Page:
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cost benefit analysis

When to Invest in a New Warehouse?

Should we invest in a new warehouse when the current one no longer has sufficient capacity?

Recently, there was a project about the warehouse capacity and justification of leasing another warehouse for organic growth and potential new business.

Current situation

We have a warehouse that is utilizing more than 90% of the pallet location capacity (rule of thumb is 80% for an ideal situation). To cater for annual organic growth of the current business as well as to anticipate potential new businesses, there is a requirement from operations to expand to a new warehouse.

Expansion can be in the form of operating from the current warehouse and a new one, or shifting the entire operations to a totally brand new big warehouse.

I understand from the operations' s point of view, this is the natural course of action to take.

Factors to consider before embarking on searching for a new warehouse

  1. Have we consider maximizing the space usage for the current warehouse? Is there ways where we can rearrange items (pallets or processes) to free up more space?
  2. Do we have excess pallets from the customers that are stored in the warehouse? Sometimes, customers tend to store a high level of buffer stock in the warehouse without realizing.
  3. Do we have dead stocks that have not been ordered for a long time?

There are definitely more ideas to maximize the usage of the warehouse space. However, potentially, there is only that much the operations can do to squeeze out more storage locations.

Cost Benefit Analysis

From the financial point of view, there are a couple of elements we need to look into as well.

  1. Are the annual organic growth forecast realistic? Do we see a similar trend from the historical data?
  2. How confident are we of getting the new businesses? What are the space requirements and when will they be coming into the warehouse?
  3. Do we know the price we are charging the new businesses in terms of price per pallet location?
  4. We are required as well to perform 2 tasks for due diligence.
    1. Calculate the current cost incurred per pallet location. Example, we take the total pallet locations capacity divided by the total operating cost (OPEX) to run a warehouse.
    2. Calculate the cost incurred if we are to get a new warehouse. This includes capital expenditure (CAPEX) for pallet rackings, MHE and automations. Operating cost will be manpower, utilities etc.

Financial analysis on current warehouse

  1. If we are charging our current customers lesser than the cost incurred per pallet location, this implies we are making a loss for each storage location. If we charge the excess pallet lesser than the cost of the storage location, we should start looking at moderating the rates.
    • There will always be the issues of re-negotiating with the customers whenever it comes to rates. However, the operations should not be making a business loss.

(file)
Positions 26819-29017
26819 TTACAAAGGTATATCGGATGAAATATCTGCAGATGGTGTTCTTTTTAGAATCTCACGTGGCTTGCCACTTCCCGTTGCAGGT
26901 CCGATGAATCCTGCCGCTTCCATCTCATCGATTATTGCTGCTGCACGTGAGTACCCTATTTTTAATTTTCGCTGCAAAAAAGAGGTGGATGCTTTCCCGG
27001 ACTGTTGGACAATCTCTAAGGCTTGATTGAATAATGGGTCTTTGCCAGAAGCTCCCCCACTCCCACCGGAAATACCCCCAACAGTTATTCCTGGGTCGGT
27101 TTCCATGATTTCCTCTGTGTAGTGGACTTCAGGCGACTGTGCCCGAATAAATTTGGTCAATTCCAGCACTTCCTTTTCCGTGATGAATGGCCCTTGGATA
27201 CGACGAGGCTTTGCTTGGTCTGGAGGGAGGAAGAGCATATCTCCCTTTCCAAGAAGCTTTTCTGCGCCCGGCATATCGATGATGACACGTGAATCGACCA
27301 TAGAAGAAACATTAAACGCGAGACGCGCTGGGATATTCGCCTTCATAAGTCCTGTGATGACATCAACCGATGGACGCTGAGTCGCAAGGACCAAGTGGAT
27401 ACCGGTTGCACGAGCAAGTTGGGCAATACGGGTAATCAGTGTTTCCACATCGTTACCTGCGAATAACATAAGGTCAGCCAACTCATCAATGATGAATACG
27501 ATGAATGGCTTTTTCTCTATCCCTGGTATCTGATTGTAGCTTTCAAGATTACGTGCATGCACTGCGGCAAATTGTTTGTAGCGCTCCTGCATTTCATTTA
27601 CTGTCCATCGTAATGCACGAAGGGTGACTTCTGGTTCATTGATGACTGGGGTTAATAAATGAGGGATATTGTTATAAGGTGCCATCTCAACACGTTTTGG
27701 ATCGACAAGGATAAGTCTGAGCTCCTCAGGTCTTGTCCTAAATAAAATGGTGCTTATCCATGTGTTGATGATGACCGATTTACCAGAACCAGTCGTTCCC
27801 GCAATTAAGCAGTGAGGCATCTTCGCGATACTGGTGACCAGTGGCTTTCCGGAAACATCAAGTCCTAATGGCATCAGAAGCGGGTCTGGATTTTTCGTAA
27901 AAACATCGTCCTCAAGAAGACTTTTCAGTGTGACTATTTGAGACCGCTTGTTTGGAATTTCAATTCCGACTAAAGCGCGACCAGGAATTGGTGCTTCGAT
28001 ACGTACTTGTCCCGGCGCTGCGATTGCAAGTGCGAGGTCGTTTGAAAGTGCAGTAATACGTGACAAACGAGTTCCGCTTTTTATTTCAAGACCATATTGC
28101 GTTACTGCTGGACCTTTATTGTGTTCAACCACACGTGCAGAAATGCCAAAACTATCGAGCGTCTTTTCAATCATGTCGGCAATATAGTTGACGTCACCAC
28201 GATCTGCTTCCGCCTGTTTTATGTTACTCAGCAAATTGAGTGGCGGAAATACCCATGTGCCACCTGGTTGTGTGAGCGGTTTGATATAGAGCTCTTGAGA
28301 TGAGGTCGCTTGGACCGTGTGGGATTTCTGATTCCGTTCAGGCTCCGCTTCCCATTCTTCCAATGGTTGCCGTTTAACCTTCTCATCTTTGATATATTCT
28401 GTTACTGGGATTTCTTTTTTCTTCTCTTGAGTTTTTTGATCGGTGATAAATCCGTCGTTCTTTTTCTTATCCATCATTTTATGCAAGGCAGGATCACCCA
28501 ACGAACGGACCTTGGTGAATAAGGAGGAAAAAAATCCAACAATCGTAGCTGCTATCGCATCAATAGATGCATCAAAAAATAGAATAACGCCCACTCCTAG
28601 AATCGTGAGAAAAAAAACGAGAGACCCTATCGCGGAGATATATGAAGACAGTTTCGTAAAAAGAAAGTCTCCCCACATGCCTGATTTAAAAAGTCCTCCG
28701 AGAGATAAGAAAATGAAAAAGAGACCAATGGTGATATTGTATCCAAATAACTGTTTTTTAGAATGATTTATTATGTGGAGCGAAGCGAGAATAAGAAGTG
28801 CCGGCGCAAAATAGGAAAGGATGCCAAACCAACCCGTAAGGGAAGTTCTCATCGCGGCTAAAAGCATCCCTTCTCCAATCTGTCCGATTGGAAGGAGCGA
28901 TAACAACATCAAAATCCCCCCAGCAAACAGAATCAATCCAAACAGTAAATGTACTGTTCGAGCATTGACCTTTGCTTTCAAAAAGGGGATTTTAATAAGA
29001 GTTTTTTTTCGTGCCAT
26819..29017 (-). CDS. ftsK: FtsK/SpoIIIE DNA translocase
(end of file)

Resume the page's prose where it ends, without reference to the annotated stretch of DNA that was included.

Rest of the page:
2. If we are indeed getting a new warehouse, we need to deduce whether the new business or current business is able to have a profit margin that is higher than the cost incurred.

Ways to get more storage space

There are various ways to get more space for warehousing.

Leasing a new warehouse

  • This is the easiest way in terms of operations. The benefit is that we can design the warehouse to our own requirement. However, the issue is with the first few years of operations where space will be underutilized. In order to allow growth of the business, we need to have space. Yet, before managing to clinch any new customers, the operations is literally sitting on empty spaces, burning cash.

Getting a flexible space requirement from 3PL (Third Party Logistics) company

  • This is another method. The pro is the flexibility of getting and paying only for the required space. There is no space wastage. Only when we are able to build up a base volume, then we search for an ideal warehouse of suitable size. The con is that because this is operating not from our own facility, we need to pay extra in terms of volume handling, storage fee etc. The standard might not be as good as what we like.

If we decide to operate from multiple warehouses, there is also the intra-warehouse transfer that has to be considered. What is the cost like for the transportation? How are the signal to request transfer of volume be designed? This will spin off into another area which we need to factor in.

Striking a Balance

On one side, we have the business development side who has the objective to getting more business for the company. This will impact the top line of the financials.

On the other side, we have the operations side who has to run the operations at a cost efficient manner. This will impact the bottom line of the financials.

As a P&L (profit and loss) owner, we have to ensure our business is profitable. We need to expand our business, and this is where the importance of new clients lie. However, we also need to make sure that we are keeping an eye on our operating cost. Otherwise, the profit margin will gradually be eroded. Thus, the need to operate from the most cost effective method.




This Post Has 2 Comments

  1. Great blog about when to invest in a warehouse provided me great information the methods you provided to analyse the cost benefit was very helpful thanks for such a great blog.

    1. Glad you find the information useful. I have learned this from the experienced colleagues who are in the warehousing industry.

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